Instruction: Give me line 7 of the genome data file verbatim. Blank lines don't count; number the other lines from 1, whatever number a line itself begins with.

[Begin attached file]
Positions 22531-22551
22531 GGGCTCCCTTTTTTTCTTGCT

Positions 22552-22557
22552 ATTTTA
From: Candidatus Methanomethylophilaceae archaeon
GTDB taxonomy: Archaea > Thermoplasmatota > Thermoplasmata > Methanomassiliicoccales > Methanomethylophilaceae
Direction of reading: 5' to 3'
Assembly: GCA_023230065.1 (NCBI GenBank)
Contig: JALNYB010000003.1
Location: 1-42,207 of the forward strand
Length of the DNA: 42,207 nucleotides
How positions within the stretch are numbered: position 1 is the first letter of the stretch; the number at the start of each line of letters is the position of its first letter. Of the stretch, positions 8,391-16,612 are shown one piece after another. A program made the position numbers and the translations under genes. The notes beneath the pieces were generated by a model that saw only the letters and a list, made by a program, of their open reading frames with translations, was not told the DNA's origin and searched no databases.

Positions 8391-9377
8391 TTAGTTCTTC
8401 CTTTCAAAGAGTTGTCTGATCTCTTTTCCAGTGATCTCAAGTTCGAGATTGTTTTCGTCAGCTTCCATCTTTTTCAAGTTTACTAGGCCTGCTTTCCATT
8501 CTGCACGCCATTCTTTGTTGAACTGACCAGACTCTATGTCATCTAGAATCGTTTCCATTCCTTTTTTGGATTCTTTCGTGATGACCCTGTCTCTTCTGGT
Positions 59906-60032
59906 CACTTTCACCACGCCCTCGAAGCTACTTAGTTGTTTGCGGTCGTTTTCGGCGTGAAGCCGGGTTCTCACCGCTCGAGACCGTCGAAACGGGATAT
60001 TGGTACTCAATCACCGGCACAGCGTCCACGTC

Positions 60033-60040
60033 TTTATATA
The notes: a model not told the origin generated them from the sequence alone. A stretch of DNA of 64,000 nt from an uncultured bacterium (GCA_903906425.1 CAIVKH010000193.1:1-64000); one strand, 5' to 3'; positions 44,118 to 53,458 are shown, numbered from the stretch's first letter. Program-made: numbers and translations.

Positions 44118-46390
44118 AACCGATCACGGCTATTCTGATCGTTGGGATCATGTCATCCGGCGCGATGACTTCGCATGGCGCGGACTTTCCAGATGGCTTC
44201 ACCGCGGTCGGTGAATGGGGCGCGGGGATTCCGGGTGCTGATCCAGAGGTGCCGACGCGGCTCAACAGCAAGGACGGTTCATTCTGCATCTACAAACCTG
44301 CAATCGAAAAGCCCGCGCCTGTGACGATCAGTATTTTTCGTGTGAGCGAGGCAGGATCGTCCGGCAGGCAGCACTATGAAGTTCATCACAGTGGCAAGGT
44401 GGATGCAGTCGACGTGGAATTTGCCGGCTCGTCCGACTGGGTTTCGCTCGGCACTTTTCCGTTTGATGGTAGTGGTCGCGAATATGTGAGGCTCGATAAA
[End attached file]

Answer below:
Direction of reading: 5' to 3'